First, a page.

Living with a mood disorder has been the hardest "obstacle" in my life; I say obstacle because that is exactly what it is. My disorder blocks my way and prevents me from making progress within. Throughout my teenage years I always had a gut-wrenching feeling that something was wrong with me, I didn't believe my thoughts were normal and it scared me; my mindset was in shambles and I had no idea how to cope.
2019 was supposed to be the best year yet. At least that’s what I told myself when it started. So far, I have experienced more loss in my life than any year I’ve lived before. I lost my aunt to brain cancer a week after being diagnosed. I lost both my oldest and youngest dogs—13 years old, and two and a half years old—a week apart from each other.
October 14, 2019 marked five years from when I slipped into psychosis, lost majority of my memory, and had to go back to one of the facilities I spent my teenage years in. So, for today’s blogging challenge I thought I’d share my experience along with some helpful advice to others who may have experienced this frightening event. As well help others find ways to help a loved one if they ever find themselves in this type of situation.
Hello everyone. After long contemplation and a lot of self-analysis I have finally decided to present, in full detail, my personal experience of living on the brink of insanity. Before we get into the How's and the Why's, I want to talk about what the brink of insanity is.
For months now it has felt like my thoughts have been going around and around in circles. Day after day, doing the same thing, going no where. I hit my crash point a few weeks back. Miserable, depressed, sitting around feeling sorry for myself, sulking, I felt like I was grieving something without really knowing what. I reached the point of breaking, I walked out on my partner, left the run down, falling apart house, left the car just about to run out of rego and needed serious repair to keep it on the road, I left all of it and just started walking. I walked an entire day and found a motel to stay in.
The modern world is full of messages. From work emails to text messages, digital communication is everywhere. Because of this, you could be forgiven for thinking the art of letter writing had been forgotten. But you’d be wrong.
I sincerely feel like I am never going to be one way, one kind of person. I am always spiraling downward, before forcing myself back up, taking a few steps, and then finding myself on my knees again. I look at people that are always walking forward, never sitting down, never falling, and I just feel purely envious of their absolute and unbreakable strength.
Today was the first day in over a week I got up and actually got stuck in on some housework. I'd overslept. Again. Not so much tired, as unwilling to face the world just yet. A feeling compounded by my little pickle having snuck in during night, her tiny arms wrapped around my neck and tiny face muzzled in my chest made the prospect of getting up that much less appealing. Add to that fact, I knew exactly what was waiting for me when I threw off that duvet. Pots and pans left to "soak" for a week, laundry piles so high it was questionable if I even have clean pants in the drawer, and a general swirl of clutter, both as a result of, and a reminder that I have been feeling less than great lately. I haven't been feeling on top of the world for a few months in fact, but this last week or so has seen a clear and undeniable decline in my wellness. It always starts the same; a general feeling of tiredness or fatigue. That in itself leads to a development in procrastination. As the to do list grows, so does my sense of avoidance. The avoidance allows the piles of washing up and laundry to grow, only driving my feelings of failure and hopelessness to a more resolute position in my mind. The feeling of hopelessness whirling around in my head, draining me of my energy, creates more of the same fatigue that brought me here.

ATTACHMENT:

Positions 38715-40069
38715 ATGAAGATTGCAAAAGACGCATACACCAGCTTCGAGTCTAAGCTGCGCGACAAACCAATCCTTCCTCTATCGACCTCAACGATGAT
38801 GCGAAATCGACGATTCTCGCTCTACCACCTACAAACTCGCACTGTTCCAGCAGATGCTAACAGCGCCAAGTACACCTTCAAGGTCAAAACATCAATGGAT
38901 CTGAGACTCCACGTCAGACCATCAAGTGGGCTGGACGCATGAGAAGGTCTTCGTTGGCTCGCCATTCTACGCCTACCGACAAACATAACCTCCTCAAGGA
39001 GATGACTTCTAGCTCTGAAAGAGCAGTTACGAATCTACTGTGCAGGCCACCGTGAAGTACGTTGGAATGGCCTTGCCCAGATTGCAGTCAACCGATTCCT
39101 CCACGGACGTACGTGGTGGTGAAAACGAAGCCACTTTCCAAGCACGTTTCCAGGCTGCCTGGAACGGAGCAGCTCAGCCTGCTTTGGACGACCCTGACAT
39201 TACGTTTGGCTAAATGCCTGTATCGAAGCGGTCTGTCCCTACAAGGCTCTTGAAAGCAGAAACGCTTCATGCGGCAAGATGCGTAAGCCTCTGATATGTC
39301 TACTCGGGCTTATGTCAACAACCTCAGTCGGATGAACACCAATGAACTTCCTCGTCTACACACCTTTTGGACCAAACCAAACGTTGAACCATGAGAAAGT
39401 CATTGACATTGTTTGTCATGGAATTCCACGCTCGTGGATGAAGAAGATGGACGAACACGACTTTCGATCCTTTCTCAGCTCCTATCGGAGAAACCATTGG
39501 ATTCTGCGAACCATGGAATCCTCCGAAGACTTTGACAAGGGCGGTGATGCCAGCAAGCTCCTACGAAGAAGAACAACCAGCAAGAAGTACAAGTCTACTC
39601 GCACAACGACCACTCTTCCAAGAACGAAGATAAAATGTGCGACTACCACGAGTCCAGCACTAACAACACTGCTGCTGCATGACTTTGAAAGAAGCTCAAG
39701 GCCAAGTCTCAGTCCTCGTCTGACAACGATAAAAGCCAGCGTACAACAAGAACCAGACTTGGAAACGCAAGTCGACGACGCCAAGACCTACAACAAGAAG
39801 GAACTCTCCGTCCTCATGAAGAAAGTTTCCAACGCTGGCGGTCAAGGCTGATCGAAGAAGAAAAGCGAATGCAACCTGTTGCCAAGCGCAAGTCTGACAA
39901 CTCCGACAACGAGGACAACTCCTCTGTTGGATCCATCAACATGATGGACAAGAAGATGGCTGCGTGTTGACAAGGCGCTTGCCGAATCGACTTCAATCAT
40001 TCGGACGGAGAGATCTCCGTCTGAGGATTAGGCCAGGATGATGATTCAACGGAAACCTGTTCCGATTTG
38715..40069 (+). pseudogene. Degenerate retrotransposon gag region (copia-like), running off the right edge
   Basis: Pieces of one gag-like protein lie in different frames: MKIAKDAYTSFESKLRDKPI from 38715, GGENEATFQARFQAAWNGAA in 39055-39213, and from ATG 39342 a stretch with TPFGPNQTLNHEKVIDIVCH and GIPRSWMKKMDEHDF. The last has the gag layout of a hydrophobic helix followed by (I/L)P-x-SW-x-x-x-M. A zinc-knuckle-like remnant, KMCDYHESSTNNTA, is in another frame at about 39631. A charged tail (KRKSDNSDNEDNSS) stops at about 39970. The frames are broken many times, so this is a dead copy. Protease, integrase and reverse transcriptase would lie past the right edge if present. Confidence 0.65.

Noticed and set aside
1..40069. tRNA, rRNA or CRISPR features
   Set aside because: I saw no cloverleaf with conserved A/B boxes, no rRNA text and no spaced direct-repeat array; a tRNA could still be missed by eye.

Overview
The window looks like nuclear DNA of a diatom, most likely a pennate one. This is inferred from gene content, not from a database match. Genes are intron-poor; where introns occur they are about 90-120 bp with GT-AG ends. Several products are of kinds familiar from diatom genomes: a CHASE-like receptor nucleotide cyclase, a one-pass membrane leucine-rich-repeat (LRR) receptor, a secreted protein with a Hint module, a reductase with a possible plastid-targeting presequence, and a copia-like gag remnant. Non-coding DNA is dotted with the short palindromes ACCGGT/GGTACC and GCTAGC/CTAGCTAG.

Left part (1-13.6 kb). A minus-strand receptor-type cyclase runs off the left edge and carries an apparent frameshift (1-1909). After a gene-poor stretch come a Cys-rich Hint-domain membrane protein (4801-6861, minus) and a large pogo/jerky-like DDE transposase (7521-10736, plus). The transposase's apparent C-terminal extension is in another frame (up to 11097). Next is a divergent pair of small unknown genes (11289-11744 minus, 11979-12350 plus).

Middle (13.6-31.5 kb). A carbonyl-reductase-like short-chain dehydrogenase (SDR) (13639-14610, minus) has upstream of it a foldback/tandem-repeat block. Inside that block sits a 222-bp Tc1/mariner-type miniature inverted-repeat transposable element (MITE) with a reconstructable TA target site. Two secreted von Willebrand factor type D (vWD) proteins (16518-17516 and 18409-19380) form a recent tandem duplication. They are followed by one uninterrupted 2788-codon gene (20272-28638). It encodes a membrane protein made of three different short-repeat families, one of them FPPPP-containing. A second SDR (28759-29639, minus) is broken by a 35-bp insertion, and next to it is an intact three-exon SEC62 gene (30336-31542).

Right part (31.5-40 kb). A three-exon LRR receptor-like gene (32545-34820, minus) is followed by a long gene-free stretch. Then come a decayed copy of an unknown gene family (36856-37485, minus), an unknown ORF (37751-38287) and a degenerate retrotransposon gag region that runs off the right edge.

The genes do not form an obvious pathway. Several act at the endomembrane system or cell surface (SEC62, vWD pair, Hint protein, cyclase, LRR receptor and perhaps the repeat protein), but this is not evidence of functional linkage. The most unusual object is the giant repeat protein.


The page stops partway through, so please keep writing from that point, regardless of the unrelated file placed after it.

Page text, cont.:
Having anxiety or depression is hard, but living with both represents a constant battle. It is as if you are in a constant battle with yourself; your brain is trying to process so many things you feel it is on fire and is about to explode due to this increase of messages, memories, thoughts, etc. That's ok because there is hope in tomorrow. If no one has advised you before, then I will; you can live an enjoyable life with depression and anxiety. You can wake up with unspeakable comfort, sincerely appreciating that from this precise moment forth I have control.
Coping skills are, in my opinion, the key to beating mental illness. The best way to learn coping skills is by talking to a qualified therapist who knows your condition. I have not always been an advocate for therapy, but after spending time with a few good ones, I now realize their importance in recovery and maybe, a significant reduction of your symptoms.
Pretty much everyone will experience at least one traumatic event in their lives. But sadly, most of us will experience at least three or more. And these events can leave us with feelings of fear, sadness, anger, and confusion. These emotions can last a long time, and if they aren’t processed properly, they can interfere with our daily lives.
Suicide. Just the sound of the word is enough to make people feel awkward. Nobody wants to talk about that! Nobody wants to talk about someone ending their own life. And that’s part of the problem. Suicide and suicidal thoughts are really common, but if you try to bring it up with anyone, sometimes even the people closest to you, they shut down.